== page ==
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United States. Office of Indian Affairs / Annual report of the Commissioner of Indian Affairs, for the year 1892
61st ([1892])

Reports of supervisors of education,   pp. 619-646 PDF (13.1 MB)

Page 642

which the Indian pupils from the great scope of Indian country will have
contend in the development of their farms. 
On the completion of the buildings now in process of construction, the ca-
pacity of the school will be about 350. It should be increased to at least
it seems to me. The proceeds of this magnificent farm will contribute quite
important item in defraying the expense for operating the school. 
Returned students.-One of the important factors in the Indian educational
lem, is, "How shall the fullest measure of practical results be secrired
"  "What 
policy should be inaugurated towards the returned students?"  The 20th
of last 
January I received a communication from the Indian Office bearing date of
15th of the same month and containing the following paragraphs: 
Under the system of Indian education now in operation, provision is Blade
for the training 
of a large number of Indian youth in schools off reservations, both in Government
and contract 
schools. More than one-fourth of all the Indian pupils enrolled last year
were in such schools. 
This method of education has been in operation during a sufficient length
of time, perhaps, to 
furnish a partial basis for estimating its efficiency. 
Conflicting opinions have been expressed as to its ultimate net value. Some
claim that the 
"returned student" retains the habits and principles acquired during
his school life away from 
home and becomes an uplifting force among his people. Others insist that
upon his return 
home he is dragged down by his surroundings, and sometimes "relapses"
into even a worse con- 
dition of civilization than is found among those who remain at home. It is
also affirmed that 
at schools distant f*#m home the health of the students becomes undermined,
and that a con- 
siderable portion of them return home only to die. On the other hand, it
is claimed that in gen- 
eral the health of students improves while they are away at school. Other
opinions on the 
subject fill all the space between these extremes. 
The office should be in possession of information from which a trustworthy
opinion can be 
formed as to the worth and permanency of the training given in such schools.
In the letter above mentioned supervisors are instructed to give such in-
formation as can be obtained from facts and specific instances rather than
ions and generalizations. 
Since receiving the instructions from the Indian Office, as stated above,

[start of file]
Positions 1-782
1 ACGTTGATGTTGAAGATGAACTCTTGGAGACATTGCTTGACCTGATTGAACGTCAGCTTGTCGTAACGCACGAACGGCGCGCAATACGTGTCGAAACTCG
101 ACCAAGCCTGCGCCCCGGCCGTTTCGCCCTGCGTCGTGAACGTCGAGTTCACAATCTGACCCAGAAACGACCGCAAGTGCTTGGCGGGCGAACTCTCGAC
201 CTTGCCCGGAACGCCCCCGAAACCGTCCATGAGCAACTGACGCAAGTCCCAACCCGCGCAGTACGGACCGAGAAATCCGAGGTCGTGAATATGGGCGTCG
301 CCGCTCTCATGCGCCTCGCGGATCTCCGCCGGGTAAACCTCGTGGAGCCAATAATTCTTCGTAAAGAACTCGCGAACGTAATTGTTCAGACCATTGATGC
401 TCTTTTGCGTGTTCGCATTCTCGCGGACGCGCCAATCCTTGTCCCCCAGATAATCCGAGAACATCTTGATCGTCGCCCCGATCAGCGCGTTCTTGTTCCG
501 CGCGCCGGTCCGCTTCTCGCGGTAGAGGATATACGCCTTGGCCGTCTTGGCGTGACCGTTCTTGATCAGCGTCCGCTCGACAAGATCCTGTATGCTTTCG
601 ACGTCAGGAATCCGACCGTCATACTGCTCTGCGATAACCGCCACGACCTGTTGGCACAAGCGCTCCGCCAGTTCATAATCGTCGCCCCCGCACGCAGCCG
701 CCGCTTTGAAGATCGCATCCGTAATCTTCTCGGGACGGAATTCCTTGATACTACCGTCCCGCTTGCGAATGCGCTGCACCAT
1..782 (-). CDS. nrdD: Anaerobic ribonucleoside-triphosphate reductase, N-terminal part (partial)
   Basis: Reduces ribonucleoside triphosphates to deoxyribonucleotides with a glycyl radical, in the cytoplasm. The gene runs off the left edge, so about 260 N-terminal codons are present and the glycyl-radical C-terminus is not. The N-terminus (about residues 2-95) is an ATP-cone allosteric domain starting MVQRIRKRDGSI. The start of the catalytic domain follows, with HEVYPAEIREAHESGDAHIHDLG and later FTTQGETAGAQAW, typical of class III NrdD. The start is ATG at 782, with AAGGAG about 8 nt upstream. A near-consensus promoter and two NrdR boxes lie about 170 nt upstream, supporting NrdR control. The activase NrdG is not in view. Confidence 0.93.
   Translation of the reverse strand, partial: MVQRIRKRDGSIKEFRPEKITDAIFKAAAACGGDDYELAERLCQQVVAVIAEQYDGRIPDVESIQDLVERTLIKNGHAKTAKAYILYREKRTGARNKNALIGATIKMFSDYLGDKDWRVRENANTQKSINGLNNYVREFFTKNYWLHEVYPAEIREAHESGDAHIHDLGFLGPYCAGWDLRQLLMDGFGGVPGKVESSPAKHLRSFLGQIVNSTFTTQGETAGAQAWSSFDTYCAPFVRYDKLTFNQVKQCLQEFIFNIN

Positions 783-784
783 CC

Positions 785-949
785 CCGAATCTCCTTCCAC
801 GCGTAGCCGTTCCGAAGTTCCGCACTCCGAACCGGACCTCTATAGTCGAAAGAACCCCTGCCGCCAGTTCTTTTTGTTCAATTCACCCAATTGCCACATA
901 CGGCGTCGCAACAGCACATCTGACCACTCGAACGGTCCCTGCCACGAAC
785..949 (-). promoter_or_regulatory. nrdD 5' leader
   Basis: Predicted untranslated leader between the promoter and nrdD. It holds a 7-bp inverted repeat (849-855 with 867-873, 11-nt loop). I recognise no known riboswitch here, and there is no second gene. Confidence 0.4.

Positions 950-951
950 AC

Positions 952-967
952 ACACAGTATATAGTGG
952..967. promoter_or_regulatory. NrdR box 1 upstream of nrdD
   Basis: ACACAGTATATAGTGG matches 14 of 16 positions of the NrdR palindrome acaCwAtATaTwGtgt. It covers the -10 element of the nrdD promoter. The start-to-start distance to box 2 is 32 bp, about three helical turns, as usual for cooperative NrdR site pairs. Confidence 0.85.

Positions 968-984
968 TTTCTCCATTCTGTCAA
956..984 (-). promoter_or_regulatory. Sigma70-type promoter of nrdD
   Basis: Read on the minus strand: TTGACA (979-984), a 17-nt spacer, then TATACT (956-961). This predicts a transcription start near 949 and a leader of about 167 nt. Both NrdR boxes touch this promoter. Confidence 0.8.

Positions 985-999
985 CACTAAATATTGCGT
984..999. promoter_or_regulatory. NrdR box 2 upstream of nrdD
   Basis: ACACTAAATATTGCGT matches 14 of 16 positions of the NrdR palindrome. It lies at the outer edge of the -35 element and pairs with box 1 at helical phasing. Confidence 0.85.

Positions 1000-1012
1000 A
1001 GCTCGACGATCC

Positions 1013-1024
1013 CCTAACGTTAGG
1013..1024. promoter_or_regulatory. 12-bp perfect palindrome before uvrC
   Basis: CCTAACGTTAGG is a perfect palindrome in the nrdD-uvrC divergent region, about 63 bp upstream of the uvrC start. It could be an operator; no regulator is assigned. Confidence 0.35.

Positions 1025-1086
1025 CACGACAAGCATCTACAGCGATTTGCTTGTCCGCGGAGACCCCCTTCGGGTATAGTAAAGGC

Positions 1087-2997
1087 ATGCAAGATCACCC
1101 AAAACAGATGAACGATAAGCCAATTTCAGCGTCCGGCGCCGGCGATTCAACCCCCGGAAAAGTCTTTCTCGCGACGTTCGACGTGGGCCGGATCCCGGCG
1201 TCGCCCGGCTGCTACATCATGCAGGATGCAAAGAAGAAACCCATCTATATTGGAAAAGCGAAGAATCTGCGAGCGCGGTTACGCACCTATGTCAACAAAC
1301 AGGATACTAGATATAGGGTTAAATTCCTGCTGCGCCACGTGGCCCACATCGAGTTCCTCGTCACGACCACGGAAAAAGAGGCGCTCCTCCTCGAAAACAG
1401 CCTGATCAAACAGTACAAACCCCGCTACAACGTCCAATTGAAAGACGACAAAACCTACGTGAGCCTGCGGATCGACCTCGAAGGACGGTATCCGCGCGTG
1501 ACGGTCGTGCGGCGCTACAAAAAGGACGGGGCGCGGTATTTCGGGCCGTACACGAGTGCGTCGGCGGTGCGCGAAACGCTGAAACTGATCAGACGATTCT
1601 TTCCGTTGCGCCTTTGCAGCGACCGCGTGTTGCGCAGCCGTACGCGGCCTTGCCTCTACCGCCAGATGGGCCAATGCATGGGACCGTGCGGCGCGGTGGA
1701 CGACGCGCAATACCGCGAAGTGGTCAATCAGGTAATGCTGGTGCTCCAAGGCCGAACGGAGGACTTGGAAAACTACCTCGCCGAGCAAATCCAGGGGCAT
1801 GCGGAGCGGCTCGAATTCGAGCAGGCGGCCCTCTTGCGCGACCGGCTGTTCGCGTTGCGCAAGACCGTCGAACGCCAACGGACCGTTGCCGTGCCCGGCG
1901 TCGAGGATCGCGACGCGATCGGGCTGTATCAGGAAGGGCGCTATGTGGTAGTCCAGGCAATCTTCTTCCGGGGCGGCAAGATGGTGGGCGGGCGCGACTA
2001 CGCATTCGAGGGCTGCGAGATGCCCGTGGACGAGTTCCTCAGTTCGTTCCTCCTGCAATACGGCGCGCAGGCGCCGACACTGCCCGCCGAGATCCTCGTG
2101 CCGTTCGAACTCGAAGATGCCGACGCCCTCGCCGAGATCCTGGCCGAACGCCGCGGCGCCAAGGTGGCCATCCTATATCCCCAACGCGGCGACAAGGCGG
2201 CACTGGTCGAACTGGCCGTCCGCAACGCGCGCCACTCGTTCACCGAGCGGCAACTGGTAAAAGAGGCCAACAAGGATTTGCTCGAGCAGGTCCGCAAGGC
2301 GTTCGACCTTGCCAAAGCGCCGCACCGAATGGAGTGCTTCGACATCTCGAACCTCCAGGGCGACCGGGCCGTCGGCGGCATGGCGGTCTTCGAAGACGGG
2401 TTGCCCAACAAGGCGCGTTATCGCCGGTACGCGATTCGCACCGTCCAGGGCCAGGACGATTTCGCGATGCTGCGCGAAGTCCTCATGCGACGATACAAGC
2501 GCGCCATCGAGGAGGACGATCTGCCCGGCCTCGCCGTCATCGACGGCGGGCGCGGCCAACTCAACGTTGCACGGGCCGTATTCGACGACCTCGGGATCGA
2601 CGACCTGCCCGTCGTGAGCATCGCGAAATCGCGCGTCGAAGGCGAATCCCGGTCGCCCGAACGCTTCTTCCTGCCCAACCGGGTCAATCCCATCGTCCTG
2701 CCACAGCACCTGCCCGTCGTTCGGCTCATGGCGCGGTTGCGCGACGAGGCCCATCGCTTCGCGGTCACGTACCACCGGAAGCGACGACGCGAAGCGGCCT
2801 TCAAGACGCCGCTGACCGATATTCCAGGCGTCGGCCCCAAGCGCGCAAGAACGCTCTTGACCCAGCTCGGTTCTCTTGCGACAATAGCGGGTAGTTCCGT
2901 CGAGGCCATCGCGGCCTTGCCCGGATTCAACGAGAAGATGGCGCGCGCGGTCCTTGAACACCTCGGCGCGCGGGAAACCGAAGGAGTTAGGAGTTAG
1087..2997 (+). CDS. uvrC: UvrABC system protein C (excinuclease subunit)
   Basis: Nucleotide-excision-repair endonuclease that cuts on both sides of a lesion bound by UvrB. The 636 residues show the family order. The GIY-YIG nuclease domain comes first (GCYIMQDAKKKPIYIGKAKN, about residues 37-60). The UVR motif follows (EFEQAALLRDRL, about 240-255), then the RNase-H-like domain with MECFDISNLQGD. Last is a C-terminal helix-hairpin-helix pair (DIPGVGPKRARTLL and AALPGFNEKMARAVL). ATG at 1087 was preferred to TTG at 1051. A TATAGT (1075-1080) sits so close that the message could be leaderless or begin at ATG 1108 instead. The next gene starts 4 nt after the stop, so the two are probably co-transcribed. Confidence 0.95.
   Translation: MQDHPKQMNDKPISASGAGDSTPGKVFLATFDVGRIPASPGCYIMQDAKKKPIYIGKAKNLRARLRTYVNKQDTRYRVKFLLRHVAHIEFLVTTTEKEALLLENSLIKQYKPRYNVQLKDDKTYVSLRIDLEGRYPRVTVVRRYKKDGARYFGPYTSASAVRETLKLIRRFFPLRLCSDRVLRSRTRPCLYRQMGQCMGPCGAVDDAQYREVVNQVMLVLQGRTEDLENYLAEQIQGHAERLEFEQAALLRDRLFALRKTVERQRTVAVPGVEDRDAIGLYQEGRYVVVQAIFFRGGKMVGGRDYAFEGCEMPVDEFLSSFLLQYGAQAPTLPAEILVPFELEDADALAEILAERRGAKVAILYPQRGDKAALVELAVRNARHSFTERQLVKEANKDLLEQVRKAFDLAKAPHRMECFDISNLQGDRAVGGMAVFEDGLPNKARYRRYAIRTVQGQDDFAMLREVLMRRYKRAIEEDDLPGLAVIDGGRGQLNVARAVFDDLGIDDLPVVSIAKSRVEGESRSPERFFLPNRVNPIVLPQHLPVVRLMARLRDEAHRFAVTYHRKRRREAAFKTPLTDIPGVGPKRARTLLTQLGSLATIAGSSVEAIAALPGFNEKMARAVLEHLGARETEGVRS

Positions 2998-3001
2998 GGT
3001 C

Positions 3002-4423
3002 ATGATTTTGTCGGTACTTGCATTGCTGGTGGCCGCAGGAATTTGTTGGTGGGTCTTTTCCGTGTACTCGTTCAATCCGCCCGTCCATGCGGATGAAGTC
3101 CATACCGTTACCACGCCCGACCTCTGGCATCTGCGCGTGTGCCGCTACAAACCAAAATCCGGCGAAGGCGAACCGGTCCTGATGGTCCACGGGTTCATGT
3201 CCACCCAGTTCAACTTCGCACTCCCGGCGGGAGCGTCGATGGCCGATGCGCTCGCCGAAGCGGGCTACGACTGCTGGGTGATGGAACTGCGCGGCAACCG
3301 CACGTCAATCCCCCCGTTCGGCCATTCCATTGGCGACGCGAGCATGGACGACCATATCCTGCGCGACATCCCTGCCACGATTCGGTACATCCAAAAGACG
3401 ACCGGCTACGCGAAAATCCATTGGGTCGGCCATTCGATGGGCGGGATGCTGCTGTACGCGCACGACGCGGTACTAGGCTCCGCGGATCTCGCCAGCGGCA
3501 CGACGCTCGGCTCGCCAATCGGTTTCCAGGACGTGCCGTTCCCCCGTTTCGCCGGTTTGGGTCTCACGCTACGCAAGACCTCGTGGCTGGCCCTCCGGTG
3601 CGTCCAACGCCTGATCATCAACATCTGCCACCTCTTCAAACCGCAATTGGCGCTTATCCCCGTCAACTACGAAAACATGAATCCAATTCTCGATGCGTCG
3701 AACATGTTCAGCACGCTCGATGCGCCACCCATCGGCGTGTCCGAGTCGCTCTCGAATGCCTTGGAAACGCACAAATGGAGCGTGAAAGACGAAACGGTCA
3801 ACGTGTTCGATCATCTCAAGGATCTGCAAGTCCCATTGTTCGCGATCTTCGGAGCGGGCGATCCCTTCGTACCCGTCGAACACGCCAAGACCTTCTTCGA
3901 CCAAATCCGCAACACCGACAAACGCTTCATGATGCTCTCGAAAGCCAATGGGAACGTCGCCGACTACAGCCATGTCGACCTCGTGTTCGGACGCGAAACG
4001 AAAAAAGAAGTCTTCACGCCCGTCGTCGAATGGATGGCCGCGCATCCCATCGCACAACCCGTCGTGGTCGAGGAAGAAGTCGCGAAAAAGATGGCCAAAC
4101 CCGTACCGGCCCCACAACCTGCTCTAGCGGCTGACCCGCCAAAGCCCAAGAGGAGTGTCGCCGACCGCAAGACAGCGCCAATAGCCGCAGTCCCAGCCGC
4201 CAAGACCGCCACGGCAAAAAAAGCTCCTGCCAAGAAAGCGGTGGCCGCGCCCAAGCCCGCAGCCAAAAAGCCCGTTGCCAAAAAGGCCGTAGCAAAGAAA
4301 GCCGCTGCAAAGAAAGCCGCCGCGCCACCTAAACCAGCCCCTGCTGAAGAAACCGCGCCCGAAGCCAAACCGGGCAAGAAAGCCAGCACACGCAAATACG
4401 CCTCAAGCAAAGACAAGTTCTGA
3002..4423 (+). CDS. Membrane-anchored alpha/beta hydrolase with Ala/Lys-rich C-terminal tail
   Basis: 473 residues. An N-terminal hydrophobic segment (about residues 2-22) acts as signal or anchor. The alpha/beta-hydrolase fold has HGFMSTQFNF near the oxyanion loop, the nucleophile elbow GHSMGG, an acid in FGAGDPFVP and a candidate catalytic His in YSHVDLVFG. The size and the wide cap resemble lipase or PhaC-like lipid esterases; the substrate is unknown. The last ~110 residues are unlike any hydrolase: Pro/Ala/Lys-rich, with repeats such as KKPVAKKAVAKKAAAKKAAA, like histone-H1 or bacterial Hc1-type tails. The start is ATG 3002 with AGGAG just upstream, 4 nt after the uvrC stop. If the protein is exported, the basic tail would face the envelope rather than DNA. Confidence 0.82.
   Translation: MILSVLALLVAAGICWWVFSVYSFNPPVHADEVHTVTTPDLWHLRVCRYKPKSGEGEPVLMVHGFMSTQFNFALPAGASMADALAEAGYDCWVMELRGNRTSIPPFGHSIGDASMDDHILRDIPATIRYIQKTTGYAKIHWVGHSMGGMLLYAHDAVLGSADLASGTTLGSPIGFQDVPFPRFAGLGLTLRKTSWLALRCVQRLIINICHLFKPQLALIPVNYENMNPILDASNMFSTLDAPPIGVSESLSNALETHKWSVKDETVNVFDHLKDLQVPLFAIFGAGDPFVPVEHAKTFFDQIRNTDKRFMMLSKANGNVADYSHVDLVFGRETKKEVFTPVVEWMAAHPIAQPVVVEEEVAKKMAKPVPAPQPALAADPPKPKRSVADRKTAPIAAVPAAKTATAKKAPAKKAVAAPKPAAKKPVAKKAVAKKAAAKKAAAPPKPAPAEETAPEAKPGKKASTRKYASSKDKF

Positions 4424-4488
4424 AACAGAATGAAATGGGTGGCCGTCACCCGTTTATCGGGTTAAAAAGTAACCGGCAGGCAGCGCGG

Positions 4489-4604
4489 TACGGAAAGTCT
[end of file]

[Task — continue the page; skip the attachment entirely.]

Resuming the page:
I have 
given the subject special investigation and am gratified to state that the
of my labors in this important direction is very satisfactory, and in the
light of 
information, reliably obtained, I can safely assert that the result of Indian
cation, off reservations, is much more favorable than many are inclined to
knowledge. In short, the per cent of those who succeed is as great as is
among whites, whose environments are decidedly in opposition to their advance-
ment, and whose culture, received at school, is no greater. 
The facts are, there is a misconception as to the grade of these industrial
ing schools relative to the character of mental training given. We hear them
often spoken of as "Haskell College," "Carlisle University,"
and the like, which 
indicates that the work that is expected of these institutions is not well
stood. When it is remembered that the course in mental development in these
schools is very much limited, not extending beyond the grammar grade, for
most part, a modified opinion of these schools will be formed. 
In-the investigation of the record of "returned students," I have
the follow- 
ing, and mention these specific cases as an indication of the results that
may be 
expected from the training that these Indian children receive from the schools
off the reservations: 
I find Thomas Alfred, afull blood Shawnee Indian, a Hampton student, formerly
-county surveyor of one of the new counties in Oklahoma, lives near Tecumseh,
has a neat home, and is respected as an efficient, faithful officer and earnest
Christian gentleman. A Miss Johnson, educated at Carlisle, has been in the
Government service for a number of years and is now taking a more advanced
course in the high school at Carlisle; she is an excellent teacher. Her sister
is now doing very acceptable work as teacher in the Quapaw boarding school.
Both are Wyandotte girls. Robert Burns is Government interpreter at Chey-
enne and is doing well. Miss Jackson, a Seneca young lady, I believe, is
accomplished stenographer anc is making good wages as instructor in a short-
hand school. Special Agent Litchfield informs me of two Shawnee boys, Alfred
and William Shawnee, who assisted him in making a large payment, doing all
the clerical work, and he says that he never had better assistants in all
his ex- 
perience of over twenty years in the Indian service. Mr. Walker, a Wyan-
dotte, is a successful teacher at the Quapaw school, and his brother is also
engaged in school work at the same place, both doing well. A young Modoc
who came to the Modoc Reservation, near Seneca, Mo., less than twenty years
ago, with the remnant of Capt. Jack's band, after the terrible battle of
Lava Beds, is iovernment interpreter and is one of the most trusty and pro-
gressive Indians that I have met. He claims to have loaded the guns for Capt.
Jack during the unfortunate encounter, but is now a Christian, earnestly

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